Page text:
This is part of an ongoing series where I explore and share my story and experiences with masculinity. These will be a mixture of sharing stories and frameworks, with the intention of transparency and clarity.
As I began to venture into Men’s Work, I was met with both intense appreciation from women and personal confusion from within myself. I didn’t know what it meant to “be a man”, and I still don’t think I have it figured out.
What I had is a skillset and passion for facilitating, familiarity with psychological and archetypal frameworks, and a desire to apply those skills in service of what I saw to be difficult and important conversations.
When I started out, my wife, who has a passion for women’s fertility and womb work, was curious about how they were going and clearly had an idea of what she thought they ought to look like.
She asked, understandably, “Do you use the space to talk about your feelings?” I remember hearing the question and responding, “That sounds more like a women’s circle than a men’s circle”. She was somewhat speechless, but she knew there was truth to the underlying idea:
Men’s work, by its nature, has to be very different from women’s work.
It’s not that we shy away from emotions. It’s not about them though.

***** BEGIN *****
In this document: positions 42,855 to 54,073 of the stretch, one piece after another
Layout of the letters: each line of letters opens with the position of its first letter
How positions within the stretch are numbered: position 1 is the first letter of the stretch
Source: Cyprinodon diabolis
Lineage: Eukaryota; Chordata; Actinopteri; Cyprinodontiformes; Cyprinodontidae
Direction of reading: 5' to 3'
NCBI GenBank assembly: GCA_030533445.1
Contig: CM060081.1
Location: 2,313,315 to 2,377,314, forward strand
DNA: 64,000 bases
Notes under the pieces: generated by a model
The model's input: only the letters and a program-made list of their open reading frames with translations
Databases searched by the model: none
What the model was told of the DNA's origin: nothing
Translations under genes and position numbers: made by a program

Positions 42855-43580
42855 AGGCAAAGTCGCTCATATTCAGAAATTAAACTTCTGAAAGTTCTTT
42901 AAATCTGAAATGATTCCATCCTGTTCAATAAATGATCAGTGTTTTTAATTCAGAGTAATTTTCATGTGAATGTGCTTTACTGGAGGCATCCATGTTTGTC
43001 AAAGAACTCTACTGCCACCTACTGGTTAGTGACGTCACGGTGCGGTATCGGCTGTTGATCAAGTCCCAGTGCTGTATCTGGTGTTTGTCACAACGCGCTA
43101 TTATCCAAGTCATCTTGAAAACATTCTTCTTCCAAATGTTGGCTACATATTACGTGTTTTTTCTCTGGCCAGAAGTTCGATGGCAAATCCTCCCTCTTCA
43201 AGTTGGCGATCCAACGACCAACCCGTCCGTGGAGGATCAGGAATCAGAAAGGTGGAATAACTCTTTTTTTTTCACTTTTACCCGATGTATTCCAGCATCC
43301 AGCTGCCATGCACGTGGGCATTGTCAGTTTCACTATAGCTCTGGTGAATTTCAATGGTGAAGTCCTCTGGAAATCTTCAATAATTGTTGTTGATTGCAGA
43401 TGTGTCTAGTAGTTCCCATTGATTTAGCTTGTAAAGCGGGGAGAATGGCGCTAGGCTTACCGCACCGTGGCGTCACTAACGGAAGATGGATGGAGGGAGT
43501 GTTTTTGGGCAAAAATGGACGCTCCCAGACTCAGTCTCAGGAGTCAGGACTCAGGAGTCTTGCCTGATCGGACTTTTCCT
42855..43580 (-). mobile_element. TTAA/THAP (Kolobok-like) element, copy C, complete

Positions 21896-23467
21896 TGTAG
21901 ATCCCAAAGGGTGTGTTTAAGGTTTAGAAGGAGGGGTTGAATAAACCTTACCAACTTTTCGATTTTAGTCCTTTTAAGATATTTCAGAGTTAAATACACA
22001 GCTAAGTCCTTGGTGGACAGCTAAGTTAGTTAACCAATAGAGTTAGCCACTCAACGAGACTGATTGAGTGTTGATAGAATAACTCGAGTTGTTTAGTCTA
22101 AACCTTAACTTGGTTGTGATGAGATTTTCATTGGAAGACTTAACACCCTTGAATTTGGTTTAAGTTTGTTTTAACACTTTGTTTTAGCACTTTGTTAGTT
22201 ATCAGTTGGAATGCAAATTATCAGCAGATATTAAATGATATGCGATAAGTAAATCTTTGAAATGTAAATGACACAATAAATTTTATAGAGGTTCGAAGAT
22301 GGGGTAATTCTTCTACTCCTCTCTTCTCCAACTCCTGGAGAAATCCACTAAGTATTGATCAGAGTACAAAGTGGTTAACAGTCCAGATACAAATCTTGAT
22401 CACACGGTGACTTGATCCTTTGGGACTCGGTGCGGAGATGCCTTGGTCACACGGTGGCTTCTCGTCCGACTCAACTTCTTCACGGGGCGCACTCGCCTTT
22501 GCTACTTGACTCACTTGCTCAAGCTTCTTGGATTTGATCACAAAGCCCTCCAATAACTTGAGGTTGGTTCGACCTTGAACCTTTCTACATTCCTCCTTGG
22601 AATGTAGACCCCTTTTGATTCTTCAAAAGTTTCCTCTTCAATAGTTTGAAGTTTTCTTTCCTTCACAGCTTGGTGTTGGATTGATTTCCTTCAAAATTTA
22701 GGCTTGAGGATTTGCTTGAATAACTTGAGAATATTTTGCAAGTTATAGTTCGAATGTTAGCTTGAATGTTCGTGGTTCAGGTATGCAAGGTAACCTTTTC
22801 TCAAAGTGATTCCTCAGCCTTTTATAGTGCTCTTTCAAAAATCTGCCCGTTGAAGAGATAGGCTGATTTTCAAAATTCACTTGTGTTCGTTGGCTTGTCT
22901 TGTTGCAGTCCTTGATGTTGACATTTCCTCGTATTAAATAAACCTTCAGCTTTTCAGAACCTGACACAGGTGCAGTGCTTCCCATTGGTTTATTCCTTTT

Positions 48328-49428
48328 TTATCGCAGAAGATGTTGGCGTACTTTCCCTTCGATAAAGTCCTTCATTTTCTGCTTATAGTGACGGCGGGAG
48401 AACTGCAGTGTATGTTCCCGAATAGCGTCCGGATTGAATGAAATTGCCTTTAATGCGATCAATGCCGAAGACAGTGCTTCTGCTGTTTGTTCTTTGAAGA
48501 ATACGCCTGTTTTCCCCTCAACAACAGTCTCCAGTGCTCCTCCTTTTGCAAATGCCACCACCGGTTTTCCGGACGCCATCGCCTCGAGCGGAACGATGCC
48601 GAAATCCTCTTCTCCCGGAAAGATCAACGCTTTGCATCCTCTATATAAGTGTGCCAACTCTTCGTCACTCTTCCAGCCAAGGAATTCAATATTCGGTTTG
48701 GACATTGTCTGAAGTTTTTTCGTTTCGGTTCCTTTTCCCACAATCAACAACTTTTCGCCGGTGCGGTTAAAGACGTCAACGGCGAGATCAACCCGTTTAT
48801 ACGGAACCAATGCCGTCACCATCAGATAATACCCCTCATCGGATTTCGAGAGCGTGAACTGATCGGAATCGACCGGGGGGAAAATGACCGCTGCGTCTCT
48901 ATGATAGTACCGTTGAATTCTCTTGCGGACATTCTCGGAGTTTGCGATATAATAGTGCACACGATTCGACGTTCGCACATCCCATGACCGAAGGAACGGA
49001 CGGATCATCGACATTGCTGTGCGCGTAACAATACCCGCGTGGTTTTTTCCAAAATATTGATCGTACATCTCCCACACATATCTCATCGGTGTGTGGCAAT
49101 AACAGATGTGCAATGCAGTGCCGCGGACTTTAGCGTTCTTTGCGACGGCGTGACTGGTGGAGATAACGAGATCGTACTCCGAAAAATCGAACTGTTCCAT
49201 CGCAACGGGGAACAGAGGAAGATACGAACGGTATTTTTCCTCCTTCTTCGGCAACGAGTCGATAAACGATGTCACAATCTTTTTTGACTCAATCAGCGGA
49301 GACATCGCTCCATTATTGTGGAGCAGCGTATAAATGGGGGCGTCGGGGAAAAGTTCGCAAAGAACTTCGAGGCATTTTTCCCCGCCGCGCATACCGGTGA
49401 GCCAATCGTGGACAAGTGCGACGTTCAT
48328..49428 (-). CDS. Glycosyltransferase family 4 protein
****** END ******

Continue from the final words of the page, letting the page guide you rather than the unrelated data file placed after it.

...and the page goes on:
The intention of the men’s circles I did, over the course of roughly 6 months, was to provide a space for us to have difficult conversations, to mess up, hold each other accountable, and not be afraid that we will be canceled or crucified when we make mistakes.
From my viewpoint, we avoid having really challenging conversations, and we need low-risk environments to have them in.
We talked about masculinity, feminism, men's rights movements, potential, responsibility, sexuality, money, pornography, and more. Some weeks no one showed up, some weeks the space was filled with an abundance of masculine energy.
In contrast with the typical new age sharing circle, these were sharper, edgier, and sometimes required you to be assertive in order to be heard. It pushed - and sometimes crossed - my limits as a facilitator. Managing the vision and intention with what came alive within the conversation was a constant balancing act.
Two circles stand out from this time.
“Masculinity is Not Toxic”
This one was a full house. We had 10 guys in a small room, and we were discussing a video featuring Dr. Jordan Peterson, with the title, “Masculinity is Not Toxic”. We had 90 minutes to dig in, we had a timer for the group shares, and I had to enforce many of the rules I introduced. The opening shares were intended to be personal life reflections and not responded to. One man pushed this boundary, and I enforced the rule. He never came back.
When it came to the open dialogue, things escalated. Men were talking over each other, not hearing each other, and projecting their own stuff onto pretty much everything the other men said. When the conversation was going, it rarely stayed about the topic at hand without me having to reframe and reset the context of the conversation.
It was a lesson in capacity, clarity, and direction. I left wondering if that was useful for anyone, if we got anywhere in the conversation, and if I had what it took to facilitate men’s work.
I kept at it though. I enforced a cap of 8 men, and I required a $10 donation for coming. This was the beginning of the end. It seems that enforcing rules and asking for compensation meant that attendance would suffer.